You may have heard it said that we’re all blind to our own blindness. In other words, each of us is unable to see our own weaknesses and blind spots clearly. We may live years without understanding something very basic about ourselves that others see quite easily. Can you remember a time when a loved one was completely surprised by something you saw to be an issue in their lives? Perhaps they couldn’t see or realize a particular issue because they operated so long without it being exposed? The reality is that each of us has a seemingly endless ability to deceive ourselves. This shouldn’t come as a shock because blindness is simply a part of our fallen nature. Consider what David prayed:
“Search me, God, and know my heart;
test me and know my anxious thoughts.
See if there is any offensive way in me,
and lead me in the way everlasting.” – Psalm 139:23-24 NIV.
David was Israel’s King and a man of great reputation, influence, and wealth. But he was also acutely aware of his own blindness and the desperation of his spiritual condition. He cried out for the Lord to search him thoroughly so that he might be led into God’s everlasting ways. With the knowledge of his own blindness, David clung to his Maker all the more and plead for God to graciously keep him on course.
This attitude of humble submission before God is the starting point for all growth.
By humbly and willingly inviting the Lord to search the hidden recesses of our lives, we open ourselves to his transforming influence. Of course this isn’t always easy. It takes a soft heart and courageous spirit to admit our neediness and confess God to be our only hope in life. Proverbs, a book all about wisdom, begins with and repeats an important refrain that summarizes this heart attitude: “ The fear of the Lord is the beginning of knowledge, But fools despise wisdom and instruction.” – Proverbs 1:7 NKJV. The implication is that all knowledge begins with a healthy and reverent fear of God. To fear the Lord is to open oneself up to true knowledge, and to recognize that all understanding originates in Him. Our world bristles at this thought. We like to believe we’ve got it handled and that we can figure things out on our own. Characteristics like independence and self-sufficiency are badges of honor that most of us wear with pride. After all, who wants to feel that they are “needy”? In reality though, we all desperately need God! C.S. Lewis puts it this way:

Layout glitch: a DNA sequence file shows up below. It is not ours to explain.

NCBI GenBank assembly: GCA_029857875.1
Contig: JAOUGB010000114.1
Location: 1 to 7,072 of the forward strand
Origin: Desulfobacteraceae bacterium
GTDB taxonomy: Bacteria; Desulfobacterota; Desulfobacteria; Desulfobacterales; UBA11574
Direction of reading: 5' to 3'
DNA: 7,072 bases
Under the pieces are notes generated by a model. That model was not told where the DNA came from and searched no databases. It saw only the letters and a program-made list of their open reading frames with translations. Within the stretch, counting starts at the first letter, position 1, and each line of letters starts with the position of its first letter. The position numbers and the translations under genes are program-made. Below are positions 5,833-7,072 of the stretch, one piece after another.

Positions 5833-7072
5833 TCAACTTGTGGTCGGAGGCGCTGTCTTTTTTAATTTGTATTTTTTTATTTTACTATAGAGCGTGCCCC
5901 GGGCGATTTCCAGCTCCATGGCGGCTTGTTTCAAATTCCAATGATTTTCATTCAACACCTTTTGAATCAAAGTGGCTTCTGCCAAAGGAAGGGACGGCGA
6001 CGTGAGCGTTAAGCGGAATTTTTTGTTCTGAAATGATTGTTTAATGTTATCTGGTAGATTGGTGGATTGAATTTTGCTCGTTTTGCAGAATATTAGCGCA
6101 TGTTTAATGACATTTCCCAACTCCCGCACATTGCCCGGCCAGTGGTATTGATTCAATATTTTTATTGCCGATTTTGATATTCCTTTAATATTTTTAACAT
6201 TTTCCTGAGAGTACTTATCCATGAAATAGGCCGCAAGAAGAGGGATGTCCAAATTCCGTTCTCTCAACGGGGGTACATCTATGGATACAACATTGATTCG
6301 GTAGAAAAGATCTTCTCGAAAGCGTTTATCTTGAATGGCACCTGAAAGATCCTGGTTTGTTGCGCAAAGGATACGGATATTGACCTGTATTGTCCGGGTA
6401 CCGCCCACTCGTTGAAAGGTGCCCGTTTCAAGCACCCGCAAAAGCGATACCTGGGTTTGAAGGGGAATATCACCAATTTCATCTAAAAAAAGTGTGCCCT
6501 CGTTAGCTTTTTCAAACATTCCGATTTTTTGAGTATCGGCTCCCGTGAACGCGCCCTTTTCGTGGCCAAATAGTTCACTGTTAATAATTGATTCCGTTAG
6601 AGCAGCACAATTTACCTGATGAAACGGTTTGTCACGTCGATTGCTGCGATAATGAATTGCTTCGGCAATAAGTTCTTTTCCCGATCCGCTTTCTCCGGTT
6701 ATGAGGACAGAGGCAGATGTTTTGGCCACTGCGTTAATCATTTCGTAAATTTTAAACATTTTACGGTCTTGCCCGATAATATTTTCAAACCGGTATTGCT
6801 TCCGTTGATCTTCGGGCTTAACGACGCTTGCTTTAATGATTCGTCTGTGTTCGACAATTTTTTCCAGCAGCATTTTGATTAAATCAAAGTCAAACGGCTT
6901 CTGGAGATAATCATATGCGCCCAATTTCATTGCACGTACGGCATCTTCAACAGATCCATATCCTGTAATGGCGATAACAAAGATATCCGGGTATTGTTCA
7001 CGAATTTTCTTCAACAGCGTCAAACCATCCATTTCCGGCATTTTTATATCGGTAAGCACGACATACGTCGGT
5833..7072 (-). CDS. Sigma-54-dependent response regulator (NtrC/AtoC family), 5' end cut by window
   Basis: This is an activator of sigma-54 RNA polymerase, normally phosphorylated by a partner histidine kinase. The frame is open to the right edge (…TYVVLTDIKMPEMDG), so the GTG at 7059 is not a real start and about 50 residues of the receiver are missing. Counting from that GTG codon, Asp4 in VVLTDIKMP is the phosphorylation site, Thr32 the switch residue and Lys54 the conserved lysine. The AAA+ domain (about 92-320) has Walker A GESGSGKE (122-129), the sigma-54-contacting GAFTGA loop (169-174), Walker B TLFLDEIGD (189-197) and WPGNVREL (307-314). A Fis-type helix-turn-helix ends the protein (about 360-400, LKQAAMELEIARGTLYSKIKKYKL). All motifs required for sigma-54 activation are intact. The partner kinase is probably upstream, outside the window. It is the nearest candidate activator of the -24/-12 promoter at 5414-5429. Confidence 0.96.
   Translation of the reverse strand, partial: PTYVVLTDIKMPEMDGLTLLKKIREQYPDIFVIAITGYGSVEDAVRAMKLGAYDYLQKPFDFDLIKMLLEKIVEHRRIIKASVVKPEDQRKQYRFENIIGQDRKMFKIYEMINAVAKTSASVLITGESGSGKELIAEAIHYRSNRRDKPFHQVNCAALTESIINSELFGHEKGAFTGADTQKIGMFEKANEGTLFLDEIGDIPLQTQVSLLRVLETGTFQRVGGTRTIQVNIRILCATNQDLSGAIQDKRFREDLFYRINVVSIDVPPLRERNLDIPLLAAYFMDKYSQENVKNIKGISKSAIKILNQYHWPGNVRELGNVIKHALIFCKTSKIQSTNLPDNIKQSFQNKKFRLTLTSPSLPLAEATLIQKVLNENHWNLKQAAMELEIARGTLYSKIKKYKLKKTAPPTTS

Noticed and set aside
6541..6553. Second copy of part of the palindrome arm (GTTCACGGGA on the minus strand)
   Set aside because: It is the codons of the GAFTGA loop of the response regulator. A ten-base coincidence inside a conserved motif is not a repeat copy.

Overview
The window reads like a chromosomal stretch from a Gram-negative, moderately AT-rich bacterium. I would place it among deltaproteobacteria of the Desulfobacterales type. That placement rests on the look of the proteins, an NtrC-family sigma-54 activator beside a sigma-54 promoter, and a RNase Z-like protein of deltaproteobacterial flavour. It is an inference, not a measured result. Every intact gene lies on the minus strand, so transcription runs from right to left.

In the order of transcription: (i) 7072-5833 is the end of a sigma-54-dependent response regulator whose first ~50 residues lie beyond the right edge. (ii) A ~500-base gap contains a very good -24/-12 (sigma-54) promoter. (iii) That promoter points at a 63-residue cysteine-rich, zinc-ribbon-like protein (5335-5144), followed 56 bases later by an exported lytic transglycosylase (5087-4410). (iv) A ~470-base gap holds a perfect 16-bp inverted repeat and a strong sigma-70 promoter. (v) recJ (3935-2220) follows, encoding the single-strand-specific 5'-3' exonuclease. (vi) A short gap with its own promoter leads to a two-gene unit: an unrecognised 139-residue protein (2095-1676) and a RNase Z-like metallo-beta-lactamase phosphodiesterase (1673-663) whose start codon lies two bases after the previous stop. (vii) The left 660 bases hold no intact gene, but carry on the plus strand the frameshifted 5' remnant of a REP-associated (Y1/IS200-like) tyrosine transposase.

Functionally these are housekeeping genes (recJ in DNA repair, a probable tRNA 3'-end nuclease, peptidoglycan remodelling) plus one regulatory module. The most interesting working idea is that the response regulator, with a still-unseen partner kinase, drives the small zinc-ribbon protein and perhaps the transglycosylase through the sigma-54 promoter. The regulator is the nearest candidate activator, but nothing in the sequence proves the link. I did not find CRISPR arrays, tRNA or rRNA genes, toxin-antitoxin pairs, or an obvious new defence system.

“God made us: invented us as a man invents an engine. A car is made to run on petrol, and it would not run properly on anything else. Now God designed the human machine to run on Himself. He Himself is the fuel our spirits were designed to burn, or the food our spirits were designed to feed on. There is no other. That is why it is just no good asking God to make us happy in our own way without bothering about religion. God cannot give us a happiness and peace apart from Himself, because it is not there.”
 C. S. Lewis – Mere Christianity. 1978. pg. 54